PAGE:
The sustainable aquaculture sector in China is being negatively affected by the coronavirus as it is heavily reliant on exports.
China produces over 60% of the world’s aquatic products. Alongside supplying the expanding domestic market, about 20% of its output is exported. Because of tougher overseas customs rules and buyer requirements, higher environmental and management standards are often applied when products are intended for export.
Fang Qing is China manager for the Aquaculture Stewardship Council (ASC), a sustainable seafood certification body. He says 20% of China’s large aquaculture firms are certified by third parties such as the ASC, Best Aquaculture Practices or ChinaGAP. These schemes focus on, respectively, protecting biodiversity and water resources, ensuring food safety, and traceability. They produce aquaculture standards accordingly. Certification is voluntary but offers credibility on the international market and increased competitiveness. Fang told China Dialogue that while there is no publicly available data, certified aquaculture firms mainly produce seafood for export.
To win market trust, some producers are trying new methods, such as moving to less-intensive shrimp-farming techniques, which require less antibiotic use.
He explained that when the smaller operations are included, less than 1% of all aquaculture producers have certification. China gets high yields from its aquaculture sector – but it is also troubled by outbreaks of disease arising from intensive farming and the overuse of antibiotics, issues which cause international concern. To win market trust, some producers are trying new methods, such as cutting down on the use of foam buoys in oyster farming and moving to less-intensive techniques for farming shrimp, which require less antibiotics. Tilapia farming and processing firms, which have built up techniques and capital over many years and acquired certification, are a highlight of sustainable aquaculture in China.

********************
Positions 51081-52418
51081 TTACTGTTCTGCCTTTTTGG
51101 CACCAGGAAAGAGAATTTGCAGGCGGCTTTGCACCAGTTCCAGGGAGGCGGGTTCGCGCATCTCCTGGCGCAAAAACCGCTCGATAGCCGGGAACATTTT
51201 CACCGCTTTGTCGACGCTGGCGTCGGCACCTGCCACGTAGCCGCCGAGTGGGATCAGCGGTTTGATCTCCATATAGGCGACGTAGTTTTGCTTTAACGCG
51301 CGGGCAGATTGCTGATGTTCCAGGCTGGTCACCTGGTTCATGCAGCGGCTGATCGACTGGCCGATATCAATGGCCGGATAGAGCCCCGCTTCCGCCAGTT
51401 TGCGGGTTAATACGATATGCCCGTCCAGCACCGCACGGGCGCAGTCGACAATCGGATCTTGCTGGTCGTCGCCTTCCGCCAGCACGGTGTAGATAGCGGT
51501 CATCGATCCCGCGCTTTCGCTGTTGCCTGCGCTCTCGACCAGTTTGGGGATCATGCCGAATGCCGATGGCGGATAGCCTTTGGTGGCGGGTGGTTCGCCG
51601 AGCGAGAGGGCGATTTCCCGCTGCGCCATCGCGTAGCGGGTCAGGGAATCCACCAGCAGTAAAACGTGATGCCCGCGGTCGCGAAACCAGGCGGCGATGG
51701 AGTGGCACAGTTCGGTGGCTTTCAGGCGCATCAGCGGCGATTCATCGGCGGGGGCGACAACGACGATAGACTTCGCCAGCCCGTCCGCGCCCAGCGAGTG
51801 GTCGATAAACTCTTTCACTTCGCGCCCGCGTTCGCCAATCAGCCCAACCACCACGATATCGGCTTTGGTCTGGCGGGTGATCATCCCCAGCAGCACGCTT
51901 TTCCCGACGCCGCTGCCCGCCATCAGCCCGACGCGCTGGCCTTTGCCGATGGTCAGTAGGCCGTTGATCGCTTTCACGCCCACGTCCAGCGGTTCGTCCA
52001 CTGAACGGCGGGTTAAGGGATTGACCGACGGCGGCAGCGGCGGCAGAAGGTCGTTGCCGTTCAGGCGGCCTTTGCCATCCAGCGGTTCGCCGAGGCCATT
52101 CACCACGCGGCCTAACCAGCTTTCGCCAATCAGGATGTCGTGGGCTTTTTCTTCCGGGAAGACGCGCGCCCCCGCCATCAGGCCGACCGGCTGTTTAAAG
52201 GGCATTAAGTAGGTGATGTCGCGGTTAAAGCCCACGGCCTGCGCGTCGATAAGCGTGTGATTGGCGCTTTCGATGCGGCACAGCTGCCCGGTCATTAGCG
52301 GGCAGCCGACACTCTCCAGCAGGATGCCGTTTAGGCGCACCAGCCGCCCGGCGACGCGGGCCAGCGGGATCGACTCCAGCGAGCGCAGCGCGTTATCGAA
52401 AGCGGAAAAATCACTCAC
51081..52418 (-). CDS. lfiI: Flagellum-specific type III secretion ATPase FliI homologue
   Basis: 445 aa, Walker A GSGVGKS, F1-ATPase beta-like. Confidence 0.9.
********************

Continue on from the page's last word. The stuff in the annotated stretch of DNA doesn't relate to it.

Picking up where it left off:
The industry still faces uncertainty in its overseas markets, as well as competition from other products. China has long supplied about 70% of US tilapia imports but sales have slid in the last five years. According to an Undercurrent News report, the US-China trade war and other factors saw 2019 exports fall 16% on the previous year – and that was the smallest drop among the nine major seafood categories which China exports to the US. Shrimp exports fell 60%. A potential agreement on tariff removal has been delayed due to the coronavirus, and with US elections due in November the 25% punitive tariffs on tilapia may yet stand for another year.
Other producers are keen to fill the gap. A report on China’s tilapia trade released by the Global Aquaculture Summit, a platform established by Chinese organisations, said of the US market that “competition is appearing from other low-cost products”. These include the basa, from Vietnam, and US-produced cod. The report went on to say that “competition in the tilapia market will be price-focussed” for some time to come. Clearly bad news for Chinese tilapia producers.
China is the world’s largest tilapia producer, accounting for about 25% of global output. Its share of the market is safe in the short term, but current price trends are pushing fish farmers to the brink of unprofitability. In 2019, Chinese tilapia was only slightly more expensive than the lowest-cost producer, Taiwan. “Overall, the farmers aren’t making anything, and some are losing a little money,” Zhou Qinfu, president of Qinfu Food, said in a phone interview.
As Fang Qing of the ASC says, the duration and impact of the coronavirus could have effects on the aquaculture sector not just for three to five months, but three to five years.
In an industry meeting conducted online, Lyu Wei, head of Dalian Fugu Foods, said Covid-19 will result in “a shake-up throughout the industry. Consumption of fresh fish may fall, and we could see some aquaculture products fail”.
That also applies to firms certified as sustainable. Fang Qing said that for one shellfish farming company on the Yellow sea coast, February to May is a key period for planting out oyster “spat” – larval oysters ready to settle. If the workers can’t do that, two years of harvest will be lost. Thankfully, the firm was able to get back to work and domestic demand is recovering, but overseas demand will depend on the pandemic.
Source: The Maritime Executive (03/04)